For riverside owners and municipalities alike, stabilization work along the St. Lawrence River is not simple. An organization in the MRC of Portneuf has just launched tools to help everyone.

“It’s complicated for local residents to find their way around, and for municipalities too,” says Guillaume Delair, project coordinator at the ZIP Les Deux Rives Committee.

Before joining this consultative body, Mr. Delair worked for 11 years as coordinator of watercourse management at the MRC of Portneuf.

“We must not throw stones at the municipalities. They have so many things to do that for small ones, it’s really too complicated to manage all these files and to have competent people for everything,” he says.

“We also have to put ourselves in the place of local residents: sometimes the pill is not easy to swallow,” he says, referring to the cost of engineering plans that must be made before stabilization works.

“To try to get everyone on board,” the organization launched this spring a “portfolio of eco-responsible technical solutions” for the MRC of Portneuf, which has five neighboring municipalities (Cap-Santé, Deschambault-Grondines, ​Donnacona, Neuville and Portneuf).

Cases of riprap or obsolete concrete walls, as well as erosion of natural banks, have been documented, and guides have been made available to local residents.

“More or less vertical artificial developments such as low walls and massive oversized riprap” lead to “erosion phenomena at their ends on neighboring land”, recalls the documentation.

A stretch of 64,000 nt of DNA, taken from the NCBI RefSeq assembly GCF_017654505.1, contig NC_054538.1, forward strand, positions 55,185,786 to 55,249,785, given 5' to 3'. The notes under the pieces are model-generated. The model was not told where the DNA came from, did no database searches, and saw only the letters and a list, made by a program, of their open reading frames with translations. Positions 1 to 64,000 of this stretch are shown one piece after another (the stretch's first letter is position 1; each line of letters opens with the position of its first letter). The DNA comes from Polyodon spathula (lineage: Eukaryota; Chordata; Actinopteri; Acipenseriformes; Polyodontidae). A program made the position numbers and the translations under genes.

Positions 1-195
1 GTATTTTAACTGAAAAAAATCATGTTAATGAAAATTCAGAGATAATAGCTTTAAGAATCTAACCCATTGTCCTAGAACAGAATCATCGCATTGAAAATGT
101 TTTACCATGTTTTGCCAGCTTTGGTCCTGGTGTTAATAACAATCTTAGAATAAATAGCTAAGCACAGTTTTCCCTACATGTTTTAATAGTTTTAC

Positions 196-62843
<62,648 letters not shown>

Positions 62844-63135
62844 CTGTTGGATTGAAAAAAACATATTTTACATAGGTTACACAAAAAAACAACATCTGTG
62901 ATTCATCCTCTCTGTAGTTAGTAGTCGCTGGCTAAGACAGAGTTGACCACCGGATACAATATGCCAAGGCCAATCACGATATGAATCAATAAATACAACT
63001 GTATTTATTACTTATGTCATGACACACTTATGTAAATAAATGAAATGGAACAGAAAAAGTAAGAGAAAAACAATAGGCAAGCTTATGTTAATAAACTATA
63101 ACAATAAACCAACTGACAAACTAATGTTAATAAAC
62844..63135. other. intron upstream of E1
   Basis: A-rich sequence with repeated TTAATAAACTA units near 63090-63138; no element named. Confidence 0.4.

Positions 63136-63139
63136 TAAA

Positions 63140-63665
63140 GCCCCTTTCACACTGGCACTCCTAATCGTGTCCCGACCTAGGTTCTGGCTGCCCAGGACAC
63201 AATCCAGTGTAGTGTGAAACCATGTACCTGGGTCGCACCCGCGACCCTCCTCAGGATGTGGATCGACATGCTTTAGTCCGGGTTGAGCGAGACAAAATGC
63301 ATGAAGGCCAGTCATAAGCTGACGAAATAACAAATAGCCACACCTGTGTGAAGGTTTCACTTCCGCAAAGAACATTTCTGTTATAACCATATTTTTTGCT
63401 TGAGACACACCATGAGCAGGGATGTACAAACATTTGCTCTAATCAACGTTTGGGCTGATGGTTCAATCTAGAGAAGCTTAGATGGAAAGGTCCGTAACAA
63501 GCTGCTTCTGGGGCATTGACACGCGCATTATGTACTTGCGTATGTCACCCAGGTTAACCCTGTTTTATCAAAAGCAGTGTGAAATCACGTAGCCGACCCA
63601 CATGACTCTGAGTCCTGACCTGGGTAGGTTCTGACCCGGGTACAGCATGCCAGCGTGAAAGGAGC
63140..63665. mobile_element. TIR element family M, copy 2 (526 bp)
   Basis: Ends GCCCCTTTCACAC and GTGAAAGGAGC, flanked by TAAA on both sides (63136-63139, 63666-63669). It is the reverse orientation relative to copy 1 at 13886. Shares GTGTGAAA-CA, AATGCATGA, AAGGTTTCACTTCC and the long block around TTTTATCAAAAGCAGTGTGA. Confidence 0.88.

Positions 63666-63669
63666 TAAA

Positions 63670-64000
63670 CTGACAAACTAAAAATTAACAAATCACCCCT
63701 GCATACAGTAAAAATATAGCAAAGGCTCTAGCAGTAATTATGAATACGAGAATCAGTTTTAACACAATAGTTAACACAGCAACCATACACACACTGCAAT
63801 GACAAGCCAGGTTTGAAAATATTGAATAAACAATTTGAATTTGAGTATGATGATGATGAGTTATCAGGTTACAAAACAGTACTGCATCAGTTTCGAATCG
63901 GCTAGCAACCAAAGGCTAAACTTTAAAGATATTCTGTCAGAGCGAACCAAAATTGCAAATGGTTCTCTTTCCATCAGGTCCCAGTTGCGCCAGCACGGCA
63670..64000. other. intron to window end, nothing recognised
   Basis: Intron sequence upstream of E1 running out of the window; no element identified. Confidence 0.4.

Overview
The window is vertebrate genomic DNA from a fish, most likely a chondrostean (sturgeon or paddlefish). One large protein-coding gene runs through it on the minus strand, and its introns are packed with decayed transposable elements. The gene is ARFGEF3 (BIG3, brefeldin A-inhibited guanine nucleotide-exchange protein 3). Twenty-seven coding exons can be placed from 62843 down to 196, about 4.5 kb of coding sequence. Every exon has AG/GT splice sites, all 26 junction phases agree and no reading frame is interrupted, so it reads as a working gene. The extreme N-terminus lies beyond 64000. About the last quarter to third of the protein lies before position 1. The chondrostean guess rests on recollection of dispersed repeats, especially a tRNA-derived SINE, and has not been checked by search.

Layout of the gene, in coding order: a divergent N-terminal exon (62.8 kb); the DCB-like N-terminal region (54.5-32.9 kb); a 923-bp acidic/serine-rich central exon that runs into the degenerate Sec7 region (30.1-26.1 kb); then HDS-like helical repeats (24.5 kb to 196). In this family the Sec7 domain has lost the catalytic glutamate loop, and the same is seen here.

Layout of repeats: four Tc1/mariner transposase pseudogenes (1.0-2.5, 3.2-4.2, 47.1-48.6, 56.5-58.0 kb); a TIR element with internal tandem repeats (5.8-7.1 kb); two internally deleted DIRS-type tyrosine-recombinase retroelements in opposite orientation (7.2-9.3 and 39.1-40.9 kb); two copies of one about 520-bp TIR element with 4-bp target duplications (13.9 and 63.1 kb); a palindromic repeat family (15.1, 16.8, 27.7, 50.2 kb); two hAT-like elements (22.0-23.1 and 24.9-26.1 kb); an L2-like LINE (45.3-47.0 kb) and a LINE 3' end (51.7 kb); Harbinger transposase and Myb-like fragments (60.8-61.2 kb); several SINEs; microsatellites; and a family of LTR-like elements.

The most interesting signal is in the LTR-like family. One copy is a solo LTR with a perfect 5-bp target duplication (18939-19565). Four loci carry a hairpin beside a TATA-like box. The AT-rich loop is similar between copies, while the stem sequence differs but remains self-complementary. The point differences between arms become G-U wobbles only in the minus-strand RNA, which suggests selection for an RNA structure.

And such an installation risks triggering a “domino effect,” underlines Mr. Delair.

When a first resident installs “a low wall or a very, very massive riprap”, his neighbor “who had a bank which was completely healthy” risks saying that he has “no choice to stabilize”, explains -he.

The guide intended for local owners notably provides a list of steps to follow (starting with “Choose a professional for the design”) and reminds that in addition to the municipal permit, certain works require authorization from the Ministry of the Environment and, even, from Fisheries and Oceans Canada.

The standard plans, which are “really specific” to particular cases in the Portneuf region, are however “difficult to apply” to other regions.

“On the other side of Portneuf, there are cliffs, it’s completely different. We are not going to find the same problems, so they are not the same solutions either,” illustrates Mr. Delair.

“We would like to do this portfolio project in the rest of the territory. We are currently looking into how we could finance this. »

The organization would also like to add elements, such as experimental bank stabilization projects to test development concepts.

The territory of ZIP Les Deux Rives extends from Trois-Rivières to Neuville (north bank of the river) and from Bécancour to Saint-Antoine-de-Tilly (south bank), i.e. five MRCs in total.